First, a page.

There’s also a $300 deposit to cover production of a promotional video (refundable if you choose the $8,000 option and make your goal).
To defray these hefty fees, writers can choose to “self-fund”, or they can raise the money through a crowdfunding campaign. Most choose a campaign.
Conducted on Indiegogo, the campaigns all follow a similar template (a cookie-cutter approach that has been noted by observers), featuring pre-orders (suggested softcover price: an eyebrow-raising $39) and other perks, such as “become a beta reader”. The goal is to engage in a prelaunch effort to sell 125-250 books, in order to “build your audience in advance of a formal book launch” (Overview, pages 7-8). While any professional writer will tell you that building an audience involves getting people you don’t know to buy your books, for NDP, pre-sale audience-building primarily relies on people to whom you are already connected. This isn’t emphasized in the 2021 literature, but it’s explicit in last year’s Overview (“Most presales come from friends, family, coworkers, classmates, alums, and people you’ve interacted with through your book-writing process” [page 13]) and was confirmed by writers who contacted me, some of whom said they found this leveraging of relationships uncomfortable.
Technically, writers who reach their crowdfunding goals don’t have to pay out of pocket–something CI makes sure to emphasize throughout its literature. And indeed, a large number of campaigns do succeed in raising or even exceeding the desired amount of cash.
What about those that don’t, though? CI encourages writers to believe this is unlikely: “96% of authors reach their campaign targets” (Overview, page 13–an estimate that’s a step down from the prior year’s Overview, which assured students that “Creators Program alums have, to date, all succeeded in their targets.” [page 12]). But in fact it’s very easy to find campaigns that have missed the mark, in some cases by quite a considerable amount of money.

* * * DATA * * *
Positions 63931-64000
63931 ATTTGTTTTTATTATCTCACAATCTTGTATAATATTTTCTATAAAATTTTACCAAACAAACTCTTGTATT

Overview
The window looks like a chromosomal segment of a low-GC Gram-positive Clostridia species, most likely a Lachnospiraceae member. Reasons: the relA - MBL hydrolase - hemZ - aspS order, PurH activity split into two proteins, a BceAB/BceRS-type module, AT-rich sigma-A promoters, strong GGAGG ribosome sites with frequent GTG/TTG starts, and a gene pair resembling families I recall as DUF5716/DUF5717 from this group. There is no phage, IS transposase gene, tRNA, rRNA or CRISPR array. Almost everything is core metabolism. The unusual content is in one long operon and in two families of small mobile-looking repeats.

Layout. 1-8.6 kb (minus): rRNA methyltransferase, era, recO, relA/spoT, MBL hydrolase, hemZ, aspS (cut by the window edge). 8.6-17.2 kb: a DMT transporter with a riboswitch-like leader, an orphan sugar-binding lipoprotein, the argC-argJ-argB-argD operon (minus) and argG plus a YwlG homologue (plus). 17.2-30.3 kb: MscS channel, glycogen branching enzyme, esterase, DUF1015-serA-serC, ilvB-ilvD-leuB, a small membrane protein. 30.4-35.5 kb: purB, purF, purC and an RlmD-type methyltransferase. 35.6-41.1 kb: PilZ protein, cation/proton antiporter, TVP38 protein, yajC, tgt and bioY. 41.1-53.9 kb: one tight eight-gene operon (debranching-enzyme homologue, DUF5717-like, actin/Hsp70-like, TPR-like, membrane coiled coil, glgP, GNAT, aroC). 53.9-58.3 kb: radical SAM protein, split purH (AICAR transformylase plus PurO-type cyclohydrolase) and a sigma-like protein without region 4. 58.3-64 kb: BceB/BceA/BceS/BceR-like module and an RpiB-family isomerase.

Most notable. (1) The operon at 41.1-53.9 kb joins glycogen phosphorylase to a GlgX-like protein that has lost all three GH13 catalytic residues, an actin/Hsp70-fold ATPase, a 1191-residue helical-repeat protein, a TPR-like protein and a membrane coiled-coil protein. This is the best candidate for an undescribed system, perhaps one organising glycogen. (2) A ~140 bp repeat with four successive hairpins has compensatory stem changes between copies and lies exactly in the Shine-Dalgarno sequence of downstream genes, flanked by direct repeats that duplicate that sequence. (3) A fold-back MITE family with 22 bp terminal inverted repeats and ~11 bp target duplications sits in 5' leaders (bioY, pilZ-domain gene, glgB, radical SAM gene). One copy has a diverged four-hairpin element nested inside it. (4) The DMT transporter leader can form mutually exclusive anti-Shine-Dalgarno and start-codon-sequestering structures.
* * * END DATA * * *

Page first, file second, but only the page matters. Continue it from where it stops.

Might there be substantial incentive for writers to chip in themselves to make up the difference? I’ve heard from NDP writers who say they did just that. So did this writer. Even a brief survey of NDP writers’ campaign pages indicates that self–contributions are not at all uncommon. (Writers seem to be encouraged to help fund campaigns by other NDP authors as well–a practice that appears to involve a certain amount of quid pro quo.)
Another question: suppose writers who don’t reach their goal decide to walk away, rather than making up the difference. Work on editing and other tasks is concurrent with campaigns; would writers have to reimburse NDP for the cost of those activities? Here’s what CI has to say about that (Overview, page 13):